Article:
What Should Be Capturing Faculty Attention?

Emerging issues in distance learning and the use of electronic technologies demand faculty attention. But is anyone listening? My colleagues and I compiled a list of these important issues for faculty in the coming years. Are these on the “to do” list at your institution?

  1. Information technology literacy. Librarians have long been the vanguard of those requiring undergraduate students to demonstrate information technology literacy, but no one has pushed this agenda for faculty. Very few well-developed and supported training opportunities exist for faculty to learn exemplary uses of electronic databases and library resources. Even fewer opportunities are available to faculty to learn how to obtain and use electronic learning objects. In fact, training in new tools has never been part of the traditional faculty culture at colleges and universities. Until today’s students become the higher education faculty, faculty members need their own learning opportunities to incorporate the new tools effectively into their teaching.
  2. Retaining IT staff. Casey Green’s 2000 Campus Computing Survey indicates that a critical issue on campuses is retaining information technology staff. It is easy to speculate as to why campuses have difficulty retaining staff, given the salaries most colleges and universities can afford to pay vis-à-vis higher paying industry jobs and the increasing demands to support more and more applications. However, coming up with solutions is not so easy, and the implications of this problem are a concern to faculty. Most faculty members do not want to spend time learning to diagnose computer or network problems—they expect support. When a campus has to cut back on IT support, the faculty members are likely to suffer.
  3. Higher expectations from students. According to a National Public Radio report in March of this year, 75 percent of kids between the ages of 12 and 18 in the United States went online in January 2001. This “Net generation” has some expectations for service that differ from current campus practices. A single faculty member cannot be available to respond to e-mailed questions 24 hours a day, 7 days a week. Yet most faculty members want to be responsive to their students. This mismatch of expectations and capabilities may require some new management skills for faculty.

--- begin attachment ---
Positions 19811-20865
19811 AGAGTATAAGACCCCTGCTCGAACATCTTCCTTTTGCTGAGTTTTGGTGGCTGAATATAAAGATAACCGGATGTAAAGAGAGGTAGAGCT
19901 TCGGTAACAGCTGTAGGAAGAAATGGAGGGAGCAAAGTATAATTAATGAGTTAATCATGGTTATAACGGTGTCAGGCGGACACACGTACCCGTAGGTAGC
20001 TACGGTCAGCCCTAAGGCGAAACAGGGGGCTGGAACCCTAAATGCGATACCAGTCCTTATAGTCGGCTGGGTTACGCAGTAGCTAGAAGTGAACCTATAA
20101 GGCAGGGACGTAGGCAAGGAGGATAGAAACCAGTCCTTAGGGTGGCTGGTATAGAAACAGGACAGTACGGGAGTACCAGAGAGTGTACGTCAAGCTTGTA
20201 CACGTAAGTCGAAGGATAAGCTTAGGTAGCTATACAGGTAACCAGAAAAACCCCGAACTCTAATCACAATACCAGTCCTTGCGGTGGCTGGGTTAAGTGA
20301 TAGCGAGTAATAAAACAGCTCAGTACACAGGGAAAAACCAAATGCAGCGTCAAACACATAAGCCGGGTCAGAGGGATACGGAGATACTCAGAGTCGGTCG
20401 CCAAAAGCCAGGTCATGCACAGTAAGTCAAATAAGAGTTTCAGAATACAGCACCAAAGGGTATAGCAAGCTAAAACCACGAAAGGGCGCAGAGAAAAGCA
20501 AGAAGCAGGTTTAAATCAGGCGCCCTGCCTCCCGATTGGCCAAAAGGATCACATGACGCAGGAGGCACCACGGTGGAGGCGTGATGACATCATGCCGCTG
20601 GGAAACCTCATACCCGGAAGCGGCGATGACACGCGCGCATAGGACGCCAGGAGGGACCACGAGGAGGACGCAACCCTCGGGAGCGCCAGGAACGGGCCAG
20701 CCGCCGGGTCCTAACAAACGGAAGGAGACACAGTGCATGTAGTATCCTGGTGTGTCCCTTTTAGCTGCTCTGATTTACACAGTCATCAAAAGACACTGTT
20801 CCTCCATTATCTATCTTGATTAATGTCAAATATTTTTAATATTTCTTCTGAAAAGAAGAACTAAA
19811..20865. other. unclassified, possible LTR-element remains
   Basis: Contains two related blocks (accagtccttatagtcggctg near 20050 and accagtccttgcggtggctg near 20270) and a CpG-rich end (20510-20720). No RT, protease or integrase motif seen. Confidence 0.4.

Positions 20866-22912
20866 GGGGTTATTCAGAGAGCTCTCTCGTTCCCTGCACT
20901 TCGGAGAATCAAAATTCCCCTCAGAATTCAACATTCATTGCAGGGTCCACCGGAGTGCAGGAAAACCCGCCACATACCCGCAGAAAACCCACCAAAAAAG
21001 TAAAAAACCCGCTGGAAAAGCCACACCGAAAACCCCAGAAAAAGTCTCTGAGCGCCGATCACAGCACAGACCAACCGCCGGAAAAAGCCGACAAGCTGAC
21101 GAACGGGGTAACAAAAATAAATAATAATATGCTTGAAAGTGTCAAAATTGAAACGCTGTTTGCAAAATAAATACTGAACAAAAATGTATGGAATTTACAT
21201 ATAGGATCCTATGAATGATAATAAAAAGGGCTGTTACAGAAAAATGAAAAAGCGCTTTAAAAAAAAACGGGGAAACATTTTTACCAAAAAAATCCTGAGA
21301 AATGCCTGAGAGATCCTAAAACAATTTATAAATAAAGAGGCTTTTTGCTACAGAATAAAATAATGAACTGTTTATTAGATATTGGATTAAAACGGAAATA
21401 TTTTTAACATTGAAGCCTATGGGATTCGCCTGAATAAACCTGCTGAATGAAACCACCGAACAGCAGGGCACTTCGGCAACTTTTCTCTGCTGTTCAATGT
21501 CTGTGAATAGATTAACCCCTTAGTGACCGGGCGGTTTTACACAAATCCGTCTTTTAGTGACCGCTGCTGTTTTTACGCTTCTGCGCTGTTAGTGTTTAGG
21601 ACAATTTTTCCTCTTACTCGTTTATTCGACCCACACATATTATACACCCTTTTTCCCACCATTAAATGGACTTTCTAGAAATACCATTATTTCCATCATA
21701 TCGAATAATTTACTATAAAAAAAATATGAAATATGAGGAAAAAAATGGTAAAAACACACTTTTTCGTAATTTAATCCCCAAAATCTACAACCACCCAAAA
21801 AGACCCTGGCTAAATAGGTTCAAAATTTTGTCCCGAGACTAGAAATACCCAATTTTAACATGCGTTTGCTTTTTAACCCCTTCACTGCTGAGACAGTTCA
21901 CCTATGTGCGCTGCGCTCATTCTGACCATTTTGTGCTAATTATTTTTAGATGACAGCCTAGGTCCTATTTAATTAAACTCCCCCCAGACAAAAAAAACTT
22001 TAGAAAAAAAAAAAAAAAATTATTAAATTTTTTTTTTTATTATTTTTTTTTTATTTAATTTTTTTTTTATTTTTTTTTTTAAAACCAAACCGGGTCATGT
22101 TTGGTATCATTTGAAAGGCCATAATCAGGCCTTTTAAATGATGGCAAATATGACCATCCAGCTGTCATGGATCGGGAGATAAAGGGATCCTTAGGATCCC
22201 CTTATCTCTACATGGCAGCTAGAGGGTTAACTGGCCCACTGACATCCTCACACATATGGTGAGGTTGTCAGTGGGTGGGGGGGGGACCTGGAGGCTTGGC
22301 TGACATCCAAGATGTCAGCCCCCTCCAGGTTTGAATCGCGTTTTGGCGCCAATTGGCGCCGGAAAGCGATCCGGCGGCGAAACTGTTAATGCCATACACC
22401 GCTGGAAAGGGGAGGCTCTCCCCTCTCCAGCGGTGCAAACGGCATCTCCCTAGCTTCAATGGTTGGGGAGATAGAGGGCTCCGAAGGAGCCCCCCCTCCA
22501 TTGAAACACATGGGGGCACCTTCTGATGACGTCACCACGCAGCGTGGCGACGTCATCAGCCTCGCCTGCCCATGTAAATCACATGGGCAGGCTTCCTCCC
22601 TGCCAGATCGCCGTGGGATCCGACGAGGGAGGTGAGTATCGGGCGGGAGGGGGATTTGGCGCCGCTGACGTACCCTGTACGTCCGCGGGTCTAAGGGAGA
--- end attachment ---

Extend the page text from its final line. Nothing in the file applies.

4. Cooperative consortia. The most critical issue looming for faculty is learning to work together across campuses and states in ways for which there are no precedents. The proliferation of state and multi-state consortia demands that each college and university accept the teaching of one another. Students expect to be able to choose a course from any institution in the consortium and have it count toward their degree. They don't care about inter-institutional rivalry or the minute differences between the cognitive psychology class taught at Institution A and that of Institution B. Few strategies exist for smoothing inter-institutional cooperation among faculty. However, the energy of a few creative faculty members would surely result in good solutions—such as having multi-campus teams create the electronic courses.
  5. Using commercial courseware. Finally, with more consortia and commercially developed courses, faculty members need to learn how to use an imported electronic course for the students on their campus. Instead of being a lecturer, the professor becomes the mentor helping a student shape her understanding of the vast array of information on the topic—the electronic equivalent of the scholar and student sitting on opposite ends of the proverbial log.

About the Author

Sally Johnstone is founding director of the Western Cooperative for Educational Telecommunications (WCET) and serves on advisory groups for state, national, and international organizations to help plan and evaluate eLearning projects.

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